On ‘Art as Therapy’ by Alan de Botton

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A Tate Modern floor plan arranged according to a therapeutic vision; from “Art as Therapy.”

By Parul Sehgal, The New York Times Book Review, December 13, 2013

Who’s afraid of Alain de Botton? At 43, he’s already an elder in the church of self-help, the master of spinning sugary “secular sermons” out of literature (“How Proust Can Change Your Life”), philosophy (“The Consolations of Philosophy”), architecture (“The Architecture of Happiness”). He has a remarkably guileless face and a friendly, populist vision of art. Why then do I keep checking my pockets? And why the grumbles that he condescends to his subjects and regards his readers, as the British writer Lynn Barber put it, as “ants”?

De Botton’s new book, “Art as Therapy,” written with the historian John Armstrong, begins with grim news. Every day, honest, upright citizens “leave highly respected museums and exhibitions feeling underwhelmed.” It’s a scandal, especially since the authors firmly believe art exists to make people “better versions of themselves.” They dream of a day when art can be prescribed for specific “psychological frailties” (including poor memory and pessimism), when museums can be redesigned as gyms for the psyche, grouping works not by style but by the feelings they depict and the muscles they work. Captions will whisper prompts like: “Don’t expect valuable journeys to be easy,” for Frederic Edwin Church’s painting “The Iceberg.”

“Art as Therapy” is handsome and depressing. It lays bare the flaws in de Botton’s method, chiefly that, well, he does regard his readers like ants. How dispiriting it is to be told that we cannot appreciate mystery, to see complexity cleared away like an errant cobweb. True, perverse, playful reductiveness has always been de Botton’s shtick — he’s just never done it so badly. The grant proposal prose saps all the fun from the proceedings. What should come across as cheeky sounds unhinged: “The true aspiration of art should be to reduce the need for it”; “We should revisit the idea of censorship, and potentially consider it . . . as a sincere attempt to organize the world for our benefit.”

Irritatingly, the authors do have a point: there is a hunger to believe art has a pragmatic purpose in our lives (witness the excitement over studies showing that going to museums makes us smarter and reading literary fiction makes us more empathetic). And of course art consoles and nourishes and does everything Armstrong and de Botton say it does. The problem is that we don’t need them as middlemen, and we certainly don’t need paintings puréed down to pablum and spoon-fed to us. But Armstrong and de Botton think so little of us, they design museums like Temple Grandin designed humane slaughterhouses, to minimize our fear and confusion. And in sparing us the horror of feeling “inadequate,” they deprive us of a chance at rapture, to work to possess the work ourselves. (Recall the caption on that painting of the iceberg: “Don’t expect valuable journeys to be easy.”)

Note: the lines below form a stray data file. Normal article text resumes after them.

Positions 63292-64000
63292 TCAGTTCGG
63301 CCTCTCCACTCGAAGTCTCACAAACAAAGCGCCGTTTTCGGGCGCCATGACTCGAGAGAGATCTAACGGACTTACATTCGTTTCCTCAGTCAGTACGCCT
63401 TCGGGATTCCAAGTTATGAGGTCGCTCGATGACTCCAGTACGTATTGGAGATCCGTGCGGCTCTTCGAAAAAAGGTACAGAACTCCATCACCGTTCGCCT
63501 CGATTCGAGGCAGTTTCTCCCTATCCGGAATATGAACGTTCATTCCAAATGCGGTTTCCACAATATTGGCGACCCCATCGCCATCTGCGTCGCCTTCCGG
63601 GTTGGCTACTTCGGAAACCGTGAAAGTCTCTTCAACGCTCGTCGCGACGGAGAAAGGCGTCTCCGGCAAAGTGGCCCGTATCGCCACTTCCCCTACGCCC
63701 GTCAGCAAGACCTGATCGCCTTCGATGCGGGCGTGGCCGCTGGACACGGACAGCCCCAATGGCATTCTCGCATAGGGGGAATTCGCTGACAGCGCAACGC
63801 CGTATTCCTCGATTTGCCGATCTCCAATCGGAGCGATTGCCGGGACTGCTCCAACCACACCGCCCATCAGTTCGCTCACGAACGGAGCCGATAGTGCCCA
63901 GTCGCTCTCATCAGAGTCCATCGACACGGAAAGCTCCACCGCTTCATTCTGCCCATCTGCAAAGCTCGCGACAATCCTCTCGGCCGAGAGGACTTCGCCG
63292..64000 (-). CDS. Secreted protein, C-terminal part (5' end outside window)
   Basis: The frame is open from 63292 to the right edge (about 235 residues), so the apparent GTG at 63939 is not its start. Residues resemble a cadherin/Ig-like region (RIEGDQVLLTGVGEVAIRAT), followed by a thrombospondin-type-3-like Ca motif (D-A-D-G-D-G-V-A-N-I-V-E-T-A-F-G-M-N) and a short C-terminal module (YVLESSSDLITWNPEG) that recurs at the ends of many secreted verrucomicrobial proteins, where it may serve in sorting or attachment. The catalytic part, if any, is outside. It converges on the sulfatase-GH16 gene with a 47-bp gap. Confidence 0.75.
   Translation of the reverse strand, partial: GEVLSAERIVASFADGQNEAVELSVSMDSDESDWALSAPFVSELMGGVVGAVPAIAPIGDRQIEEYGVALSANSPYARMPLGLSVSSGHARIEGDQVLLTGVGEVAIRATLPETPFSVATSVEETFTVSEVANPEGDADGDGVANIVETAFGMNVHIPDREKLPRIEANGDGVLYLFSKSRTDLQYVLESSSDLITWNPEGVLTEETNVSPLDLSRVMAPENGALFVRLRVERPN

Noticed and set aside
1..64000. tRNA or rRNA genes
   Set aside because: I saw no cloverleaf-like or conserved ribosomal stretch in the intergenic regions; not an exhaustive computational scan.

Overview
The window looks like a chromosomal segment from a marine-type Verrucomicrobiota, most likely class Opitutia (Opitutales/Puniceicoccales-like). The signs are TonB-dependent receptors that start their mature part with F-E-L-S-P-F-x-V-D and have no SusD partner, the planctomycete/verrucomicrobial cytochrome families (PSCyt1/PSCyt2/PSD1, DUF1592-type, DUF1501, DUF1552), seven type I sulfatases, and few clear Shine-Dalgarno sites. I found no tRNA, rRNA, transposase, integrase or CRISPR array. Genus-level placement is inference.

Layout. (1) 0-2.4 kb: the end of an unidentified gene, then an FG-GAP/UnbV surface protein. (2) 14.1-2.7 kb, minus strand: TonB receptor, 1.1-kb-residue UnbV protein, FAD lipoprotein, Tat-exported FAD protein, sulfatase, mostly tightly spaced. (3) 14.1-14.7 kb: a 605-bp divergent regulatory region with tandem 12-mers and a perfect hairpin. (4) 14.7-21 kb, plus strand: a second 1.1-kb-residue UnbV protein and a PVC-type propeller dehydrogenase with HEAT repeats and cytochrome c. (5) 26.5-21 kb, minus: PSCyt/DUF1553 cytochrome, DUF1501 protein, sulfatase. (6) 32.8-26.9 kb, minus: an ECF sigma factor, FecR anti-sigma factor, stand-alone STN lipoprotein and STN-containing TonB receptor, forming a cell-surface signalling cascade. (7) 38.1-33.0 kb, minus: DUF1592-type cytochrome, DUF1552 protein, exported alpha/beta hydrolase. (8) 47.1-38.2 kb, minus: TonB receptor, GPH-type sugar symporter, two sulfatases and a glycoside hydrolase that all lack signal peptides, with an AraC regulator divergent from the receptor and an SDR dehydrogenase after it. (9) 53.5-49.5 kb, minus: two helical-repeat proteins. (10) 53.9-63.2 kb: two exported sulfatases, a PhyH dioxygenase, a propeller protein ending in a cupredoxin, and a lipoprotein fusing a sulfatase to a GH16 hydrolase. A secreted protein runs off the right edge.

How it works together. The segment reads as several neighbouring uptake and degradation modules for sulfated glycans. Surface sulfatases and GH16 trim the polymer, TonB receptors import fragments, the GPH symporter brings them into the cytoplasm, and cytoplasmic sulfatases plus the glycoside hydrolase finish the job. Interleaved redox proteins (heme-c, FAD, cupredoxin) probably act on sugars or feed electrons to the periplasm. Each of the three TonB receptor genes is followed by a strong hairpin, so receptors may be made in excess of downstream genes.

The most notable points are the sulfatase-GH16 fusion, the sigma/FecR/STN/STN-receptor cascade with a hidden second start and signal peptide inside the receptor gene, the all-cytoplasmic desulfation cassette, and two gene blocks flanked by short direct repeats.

I’m reminded of the historian Leo Steinberg’s reaction to Jasper Johns’s early work, specifically “Drawer,” in which a drawer is embedded in a canvas. Steinberg’s essay is an elegant, instructive tantrum, the kind of thing one imagines actually entices people to look at pictures. It is modest, frank and very funny on the variety of feelings an interesting image can elicit. Steinberg passes from confusion to contempt to terror (“I am alone with this thing, and it is up to me to evaluate it”) to a puzzled sort of pleasure. “It is a kind of self-analysis that a new image can throw you into and for which I am grateful,” he writes. “I am left in a state of anxious uncertainty by the painting, about painting, about myself. And I suspect that this is all right.” It is, in fact, wonderful. What would Armstrong and de Botton make of “Drawer”? “Open yourself to new experiences,” maybe. Worse: “Search within.”

Pity; the idea of knowledge as a process not a pellet is something that used to matter to de Botton. It’s something he has forgotten (and can be forgiven for forgetting; unreliable memory being, after all, the first “frailty” mentioned in “Art as Therapy”). If de Botton were to consult his Proust again, he’d encounter the painter Elstir, whom he treated tenderly in his breakout book, “How Proust Can Change Your Life.” Elstir’s message is this: “We cannot be taught wisdom, we have to discover it for ourselves by a journey which no one can undertake for us, an effort which no one can spare us.” No one, not even Alain de Botton.

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